nep-bec New Economics Papers
on Business Economics
Issue of 2013‒08‒05
eleven papers chosen by
Vasileios Bougioukos
Bangor University

  1. Firm Heterogeneity and Aggregate Welfare By Marc J. Melitz; Stephen J. Redding
  2. The Buyer Margins of Firms' Exports By Jerónimo Carballo; Gianmarco I. P. Ottaviano; Christian Volpe Martincus
  3. The Effects of Private Equity on Targets: Majority versus Minority Investments By Erich Battistin; Paolo Bortoluzzi; Fabio Buttignon; Martina Serafini; Marco Vedovato
  4. Unethical Culture, Suspect CEOs and Corporate Misbehavior By Lee Biggerstaff; David C. Cicero; Andy Puckett
  5. Does Accrual Management Impair the Performance of Earnings-Based Valuation Models? By Lucie Courteau; Jennifer L. Kao; Yao Tian
  6. Diversification Strategies and Firm Performance: A Sample Selection Approach By E. Santarelli; H. T. Tran
  7. The effects of outsourcing on firm productivity: Evidence from microdata in the Netherlands By Henri de Groot; Jan Möhlmann
  8. Predicting recessions with leading indicators: model averaging and selection over the business cycle By Travis Berge
  9. Size-dependent labour regulations and threshold effects: The Case of contract-worker intensity in Indian manufacturing By K.V. Ramaswamy
  10. Actions Speak Louder than Words: Econometric Evidence to Target Tacit Collusion in Oligopolistic Markets By Andreoli-Versbach, Patrick; Franck, Jens-Uwe
  11. Green investment strategies and export performance: A firm-level investigation By Antonietti,Roberto; Marzucchi,Alberto

  1. By: Marc J. Melitz (Department of Economics); Stephen J. Redding (Princeton University)
    Abstract: We examine how firm heterogeneity influences aggregate welfare through endogenous firm selection. We consider a homogeneous firm model that is a special case of a heterogeneous firm model with a degenerate productivity distribution. Keeping all structural parameters besides the productivity distribution the same, we show that the two models have di↵erent aggregate welfare implications, with larger welfare gains from reductions in trade costs in the heterogeneous firm model. Calibrating parameters to key U.S. aggregate and firm statistics, we find these differences in aggregate welfare to be quantitatively important (up to a few percentage points of GDP). Under the assumption of a Pareto productivity distribution, the two models can be calibrated to the same observed trade share, trade elasticity with respect to variable trade costs, and hence welfare gains from trade (as shown by Arkolakis, Costinot and Rodriguez-Clare, 2012); but this requires assuming different elasticities of substitution between varieties and different fixed and variable trade costs across the two models.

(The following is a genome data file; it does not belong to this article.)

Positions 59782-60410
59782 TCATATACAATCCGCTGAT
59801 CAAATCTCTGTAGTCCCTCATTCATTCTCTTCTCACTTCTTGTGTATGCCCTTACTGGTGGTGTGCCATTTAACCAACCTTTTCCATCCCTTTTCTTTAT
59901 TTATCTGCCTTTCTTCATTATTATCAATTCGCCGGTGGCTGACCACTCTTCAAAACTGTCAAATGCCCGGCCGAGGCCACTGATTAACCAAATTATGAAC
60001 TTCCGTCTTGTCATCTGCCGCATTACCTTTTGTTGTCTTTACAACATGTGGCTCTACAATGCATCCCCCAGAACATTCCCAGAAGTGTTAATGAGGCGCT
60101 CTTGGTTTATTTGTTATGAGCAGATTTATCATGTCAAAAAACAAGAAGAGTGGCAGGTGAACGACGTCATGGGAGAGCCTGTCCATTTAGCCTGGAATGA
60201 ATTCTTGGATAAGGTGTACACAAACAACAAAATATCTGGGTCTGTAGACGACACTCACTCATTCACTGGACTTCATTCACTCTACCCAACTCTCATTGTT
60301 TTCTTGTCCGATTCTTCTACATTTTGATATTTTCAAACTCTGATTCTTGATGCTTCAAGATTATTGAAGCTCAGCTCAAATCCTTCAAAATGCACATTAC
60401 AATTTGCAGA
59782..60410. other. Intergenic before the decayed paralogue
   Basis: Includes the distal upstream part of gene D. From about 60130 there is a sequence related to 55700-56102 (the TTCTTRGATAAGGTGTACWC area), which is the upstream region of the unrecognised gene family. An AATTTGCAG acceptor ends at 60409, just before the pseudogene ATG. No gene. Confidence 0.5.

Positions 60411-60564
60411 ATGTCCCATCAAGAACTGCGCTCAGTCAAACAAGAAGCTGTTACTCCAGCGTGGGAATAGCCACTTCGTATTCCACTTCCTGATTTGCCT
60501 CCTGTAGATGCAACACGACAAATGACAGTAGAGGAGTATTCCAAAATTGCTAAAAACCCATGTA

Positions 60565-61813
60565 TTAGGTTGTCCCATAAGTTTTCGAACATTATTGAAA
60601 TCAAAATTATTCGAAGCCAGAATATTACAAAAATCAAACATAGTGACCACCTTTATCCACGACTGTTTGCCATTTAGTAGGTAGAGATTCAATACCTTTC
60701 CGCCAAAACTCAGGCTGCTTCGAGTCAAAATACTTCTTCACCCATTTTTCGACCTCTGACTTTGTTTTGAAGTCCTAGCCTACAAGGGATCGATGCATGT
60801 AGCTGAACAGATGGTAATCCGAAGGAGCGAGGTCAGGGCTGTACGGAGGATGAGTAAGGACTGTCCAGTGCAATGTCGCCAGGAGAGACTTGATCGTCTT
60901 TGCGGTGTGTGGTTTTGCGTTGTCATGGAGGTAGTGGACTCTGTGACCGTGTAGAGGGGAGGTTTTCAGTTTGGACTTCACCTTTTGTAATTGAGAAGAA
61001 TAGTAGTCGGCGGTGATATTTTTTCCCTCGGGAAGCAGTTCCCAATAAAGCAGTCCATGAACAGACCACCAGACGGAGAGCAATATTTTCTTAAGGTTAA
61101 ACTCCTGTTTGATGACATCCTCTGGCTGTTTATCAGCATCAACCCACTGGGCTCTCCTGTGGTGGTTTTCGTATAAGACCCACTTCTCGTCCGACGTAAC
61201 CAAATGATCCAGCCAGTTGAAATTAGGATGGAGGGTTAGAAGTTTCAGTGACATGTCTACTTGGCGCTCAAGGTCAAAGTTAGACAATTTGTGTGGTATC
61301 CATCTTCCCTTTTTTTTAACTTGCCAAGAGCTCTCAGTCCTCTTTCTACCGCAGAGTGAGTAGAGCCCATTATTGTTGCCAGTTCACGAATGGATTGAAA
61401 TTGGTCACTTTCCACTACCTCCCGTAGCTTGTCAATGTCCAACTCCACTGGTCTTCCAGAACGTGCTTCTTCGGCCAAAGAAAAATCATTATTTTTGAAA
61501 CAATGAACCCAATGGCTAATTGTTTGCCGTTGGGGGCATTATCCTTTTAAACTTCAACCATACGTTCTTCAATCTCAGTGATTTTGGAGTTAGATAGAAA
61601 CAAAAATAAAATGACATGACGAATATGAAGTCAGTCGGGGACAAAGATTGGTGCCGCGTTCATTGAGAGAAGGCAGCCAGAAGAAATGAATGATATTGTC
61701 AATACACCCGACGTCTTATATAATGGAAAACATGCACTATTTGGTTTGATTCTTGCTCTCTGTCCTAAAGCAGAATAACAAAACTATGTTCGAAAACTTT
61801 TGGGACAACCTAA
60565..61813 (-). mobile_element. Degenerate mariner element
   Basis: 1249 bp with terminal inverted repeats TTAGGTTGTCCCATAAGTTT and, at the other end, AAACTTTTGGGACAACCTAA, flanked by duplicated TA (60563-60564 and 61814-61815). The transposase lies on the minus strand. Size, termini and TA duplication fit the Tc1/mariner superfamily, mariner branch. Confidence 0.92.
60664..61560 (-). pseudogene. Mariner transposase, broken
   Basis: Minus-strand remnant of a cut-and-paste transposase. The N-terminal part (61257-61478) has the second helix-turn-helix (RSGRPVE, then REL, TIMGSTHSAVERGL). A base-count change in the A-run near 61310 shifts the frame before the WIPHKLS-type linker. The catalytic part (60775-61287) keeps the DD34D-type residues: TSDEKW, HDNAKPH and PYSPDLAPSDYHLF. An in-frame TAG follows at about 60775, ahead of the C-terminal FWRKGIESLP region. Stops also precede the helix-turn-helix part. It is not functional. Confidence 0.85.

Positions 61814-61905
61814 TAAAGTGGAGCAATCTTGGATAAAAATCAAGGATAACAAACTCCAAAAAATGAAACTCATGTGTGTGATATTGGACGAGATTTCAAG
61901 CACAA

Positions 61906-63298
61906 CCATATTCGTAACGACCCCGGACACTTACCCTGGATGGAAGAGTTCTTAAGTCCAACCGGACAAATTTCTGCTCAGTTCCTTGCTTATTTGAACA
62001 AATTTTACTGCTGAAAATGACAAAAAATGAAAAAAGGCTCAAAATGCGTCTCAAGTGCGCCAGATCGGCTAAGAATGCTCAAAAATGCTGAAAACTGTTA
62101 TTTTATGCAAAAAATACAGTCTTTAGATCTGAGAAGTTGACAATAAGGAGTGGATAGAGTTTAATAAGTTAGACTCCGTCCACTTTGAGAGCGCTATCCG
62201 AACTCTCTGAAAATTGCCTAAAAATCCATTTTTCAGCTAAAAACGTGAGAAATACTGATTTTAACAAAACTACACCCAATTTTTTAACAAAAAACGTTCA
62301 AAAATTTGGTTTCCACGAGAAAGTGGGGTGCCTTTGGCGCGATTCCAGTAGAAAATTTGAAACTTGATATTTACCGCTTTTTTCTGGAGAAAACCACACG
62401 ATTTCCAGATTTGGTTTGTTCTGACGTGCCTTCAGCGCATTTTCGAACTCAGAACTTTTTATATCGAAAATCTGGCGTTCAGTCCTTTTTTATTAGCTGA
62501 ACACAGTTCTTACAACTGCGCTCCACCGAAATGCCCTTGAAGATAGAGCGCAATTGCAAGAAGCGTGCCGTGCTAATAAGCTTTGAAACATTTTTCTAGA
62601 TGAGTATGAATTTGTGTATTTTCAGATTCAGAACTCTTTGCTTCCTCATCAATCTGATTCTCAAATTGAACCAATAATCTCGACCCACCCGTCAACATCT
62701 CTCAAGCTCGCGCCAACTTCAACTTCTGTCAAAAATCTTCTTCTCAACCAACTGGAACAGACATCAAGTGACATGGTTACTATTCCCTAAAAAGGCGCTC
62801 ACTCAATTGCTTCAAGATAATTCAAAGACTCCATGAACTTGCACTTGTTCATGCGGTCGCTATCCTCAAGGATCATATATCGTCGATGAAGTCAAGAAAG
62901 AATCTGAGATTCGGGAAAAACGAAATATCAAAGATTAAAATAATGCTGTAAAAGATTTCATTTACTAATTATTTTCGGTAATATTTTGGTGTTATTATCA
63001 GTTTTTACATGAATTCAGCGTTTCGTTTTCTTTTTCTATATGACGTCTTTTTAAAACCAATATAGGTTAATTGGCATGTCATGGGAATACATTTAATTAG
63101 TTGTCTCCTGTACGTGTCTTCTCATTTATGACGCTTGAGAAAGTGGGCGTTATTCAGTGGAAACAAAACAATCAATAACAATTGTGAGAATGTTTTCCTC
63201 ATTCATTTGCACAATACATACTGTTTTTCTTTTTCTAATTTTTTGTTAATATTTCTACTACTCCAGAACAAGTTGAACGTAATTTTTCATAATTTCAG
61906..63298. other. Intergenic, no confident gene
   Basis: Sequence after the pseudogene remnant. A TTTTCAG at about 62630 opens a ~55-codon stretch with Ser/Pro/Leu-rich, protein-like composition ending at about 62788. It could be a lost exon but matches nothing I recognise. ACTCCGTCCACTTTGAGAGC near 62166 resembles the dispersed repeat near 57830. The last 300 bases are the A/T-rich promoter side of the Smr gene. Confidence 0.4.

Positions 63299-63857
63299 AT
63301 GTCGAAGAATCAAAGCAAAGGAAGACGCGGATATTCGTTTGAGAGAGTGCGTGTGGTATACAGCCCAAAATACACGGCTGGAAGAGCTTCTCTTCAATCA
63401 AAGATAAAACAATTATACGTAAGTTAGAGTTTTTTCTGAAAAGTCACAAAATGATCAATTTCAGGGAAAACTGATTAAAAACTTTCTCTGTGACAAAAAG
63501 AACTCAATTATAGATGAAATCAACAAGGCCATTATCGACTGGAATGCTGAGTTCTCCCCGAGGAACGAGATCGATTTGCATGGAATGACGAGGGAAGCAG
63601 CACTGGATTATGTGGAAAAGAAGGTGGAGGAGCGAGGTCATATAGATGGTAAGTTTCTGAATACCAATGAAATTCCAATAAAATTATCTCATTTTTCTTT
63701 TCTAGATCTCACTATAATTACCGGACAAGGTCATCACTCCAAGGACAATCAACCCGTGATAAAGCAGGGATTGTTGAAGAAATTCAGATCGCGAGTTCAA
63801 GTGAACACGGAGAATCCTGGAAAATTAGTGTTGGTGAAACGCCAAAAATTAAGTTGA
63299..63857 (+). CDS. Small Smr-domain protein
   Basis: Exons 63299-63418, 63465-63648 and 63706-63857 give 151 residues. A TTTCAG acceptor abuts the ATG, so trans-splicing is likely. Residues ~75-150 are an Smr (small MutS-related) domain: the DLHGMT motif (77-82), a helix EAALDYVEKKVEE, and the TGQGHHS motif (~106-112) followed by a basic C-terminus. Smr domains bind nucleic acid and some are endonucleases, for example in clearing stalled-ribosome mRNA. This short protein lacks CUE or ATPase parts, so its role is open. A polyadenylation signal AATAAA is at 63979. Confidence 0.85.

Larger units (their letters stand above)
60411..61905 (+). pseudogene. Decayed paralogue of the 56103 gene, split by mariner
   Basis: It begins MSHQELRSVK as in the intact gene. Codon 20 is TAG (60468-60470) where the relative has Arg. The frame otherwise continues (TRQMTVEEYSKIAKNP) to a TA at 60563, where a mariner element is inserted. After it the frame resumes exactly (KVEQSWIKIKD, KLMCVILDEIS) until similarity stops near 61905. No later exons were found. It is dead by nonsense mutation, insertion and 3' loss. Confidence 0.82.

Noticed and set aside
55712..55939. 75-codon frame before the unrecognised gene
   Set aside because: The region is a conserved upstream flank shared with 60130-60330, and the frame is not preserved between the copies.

Keywords: firm heterogeneity, welfare gains from trade
    JEL: F12 F15
    Date: 2013–03
  2. By: Jerónimo Carballo; Gianmarco I. P. Ottaviano; Christian Volpe Martincus
    Abstract: We use highly disaggregated firm-level export data from Costa Rica, Ecuador, and Uruguay over the period 2005-2008 to provide a precise characterization of firms' export margins, across products, destination countries, and crucially customers. We show that a firm's number of buyers and the distribution of sales across them systematically vary with the characteristics of its destination markets. While most firms serve only very few buyers abroad, the number of buyers and the skewness of sales across them increases with the size and the accessibility of destinations. We develop a simple model of selection with heterogeneous buyers and sellers consistent with these findings in which tougher competition induces a better alignment between consumers' ideal variants and firms' core competencies. This generates an additional channel through which tougher competition leads to higher productivity and higher welfare and hints at an additional source of gains from trade as long as freer trade fosters competition.